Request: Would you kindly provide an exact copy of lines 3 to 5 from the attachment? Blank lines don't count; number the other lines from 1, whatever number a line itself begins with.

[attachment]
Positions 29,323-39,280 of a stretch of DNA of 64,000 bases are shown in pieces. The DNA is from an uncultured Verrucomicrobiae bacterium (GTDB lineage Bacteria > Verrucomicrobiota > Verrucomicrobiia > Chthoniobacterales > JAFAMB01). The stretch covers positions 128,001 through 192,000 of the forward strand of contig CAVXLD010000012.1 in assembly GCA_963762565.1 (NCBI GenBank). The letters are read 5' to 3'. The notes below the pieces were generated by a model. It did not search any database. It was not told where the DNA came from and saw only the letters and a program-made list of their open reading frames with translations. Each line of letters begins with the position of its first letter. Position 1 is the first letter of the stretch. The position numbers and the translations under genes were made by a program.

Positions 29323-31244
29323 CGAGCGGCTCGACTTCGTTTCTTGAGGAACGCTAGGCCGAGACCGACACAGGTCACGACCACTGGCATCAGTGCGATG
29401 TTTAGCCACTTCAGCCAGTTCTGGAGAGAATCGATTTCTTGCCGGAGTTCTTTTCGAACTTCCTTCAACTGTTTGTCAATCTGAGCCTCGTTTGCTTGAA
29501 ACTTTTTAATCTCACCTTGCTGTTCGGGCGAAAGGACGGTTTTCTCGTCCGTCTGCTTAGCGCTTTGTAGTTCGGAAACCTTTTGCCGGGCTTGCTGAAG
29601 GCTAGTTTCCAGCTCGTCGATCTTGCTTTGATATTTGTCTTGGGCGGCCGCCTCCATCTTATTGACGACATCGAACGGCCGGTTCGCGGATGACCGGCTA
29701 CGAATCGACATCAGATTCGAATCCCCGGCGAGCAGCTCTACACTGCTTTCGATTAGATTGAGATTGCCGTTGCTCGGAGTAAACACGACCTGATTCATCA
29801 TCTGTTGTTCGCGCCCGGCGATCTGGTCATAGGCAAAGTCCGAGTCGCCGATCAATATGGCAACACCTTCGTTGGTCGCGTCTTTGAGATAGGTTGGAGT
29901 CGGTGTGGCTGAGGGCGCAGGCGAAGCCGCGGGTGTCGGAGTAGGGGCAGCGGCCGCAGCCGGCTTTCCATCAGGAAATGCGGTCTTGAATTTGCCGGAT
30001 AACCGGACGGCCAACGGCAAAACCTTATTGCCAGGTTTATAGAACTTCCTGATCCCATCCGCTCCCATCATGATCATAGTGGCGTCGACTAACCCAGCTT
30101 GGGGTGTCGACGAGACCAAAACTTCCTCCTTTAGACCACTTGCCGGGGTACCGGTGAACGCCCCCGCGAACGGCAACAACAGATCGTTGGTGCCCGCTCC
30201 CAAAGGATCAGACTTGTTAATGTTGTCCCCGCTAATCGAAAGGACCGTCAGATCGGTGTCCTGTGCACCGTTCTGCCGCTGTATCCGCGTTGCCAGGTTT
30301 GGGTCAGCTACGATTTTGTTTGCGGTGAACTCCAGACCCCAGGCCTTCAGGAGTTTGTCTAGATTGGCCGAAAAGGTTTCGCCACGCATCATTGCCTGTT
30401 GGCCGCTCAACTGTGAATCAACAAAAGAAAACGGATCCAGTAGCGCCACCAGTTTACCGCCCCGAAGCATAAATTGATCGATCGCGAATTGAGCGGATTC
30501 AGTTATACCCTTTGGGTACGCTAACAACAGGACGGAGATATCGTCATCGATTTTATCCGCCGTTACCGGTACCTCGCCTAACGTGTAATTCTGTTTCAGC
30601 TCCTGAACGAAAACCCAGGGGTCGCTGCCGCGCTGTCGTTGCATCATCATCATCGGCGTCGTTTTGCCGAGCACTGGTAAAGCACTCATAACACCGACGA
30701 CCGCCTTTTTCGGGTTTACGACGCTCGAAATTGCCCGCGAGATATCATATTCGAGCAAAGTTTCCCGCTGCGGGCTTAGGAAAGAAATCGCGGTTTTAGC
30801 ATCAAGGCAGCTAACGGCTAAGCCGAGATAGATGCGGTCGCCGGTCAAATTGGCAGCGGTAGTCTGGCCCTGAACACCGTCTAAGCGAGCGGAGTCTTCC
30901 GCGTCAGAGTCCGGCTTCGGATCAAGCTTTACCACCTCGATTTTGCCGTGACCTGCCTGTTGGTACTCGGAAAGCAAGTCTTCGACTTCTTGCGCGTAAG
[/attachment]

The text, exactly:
29323 CGAGCGGCTCGACTTCGTTTCTTGAGGAACGCTAGGCCGAGACCGACACAGGTCACGACCACTGGCATCAGTGCGATG
29401 TTTAGCCACTTCAGCCAGTTCTGGAGAGAATCGATTTCTTGCCGGAGTTCTTTTCGAACTTCCTTCAACTGTTTGTCAATCTGAGCCTCGTTTGCTTGAA
29501 ACTTTTTAATCTCACCTTGCTGTTCGGGCGAAAGGACGGTTTTCTCGTCCGTCTGCTTAGCGCTTTGTAGTTCGGAAACCTTTTGCCGGGCTTGCTGAAG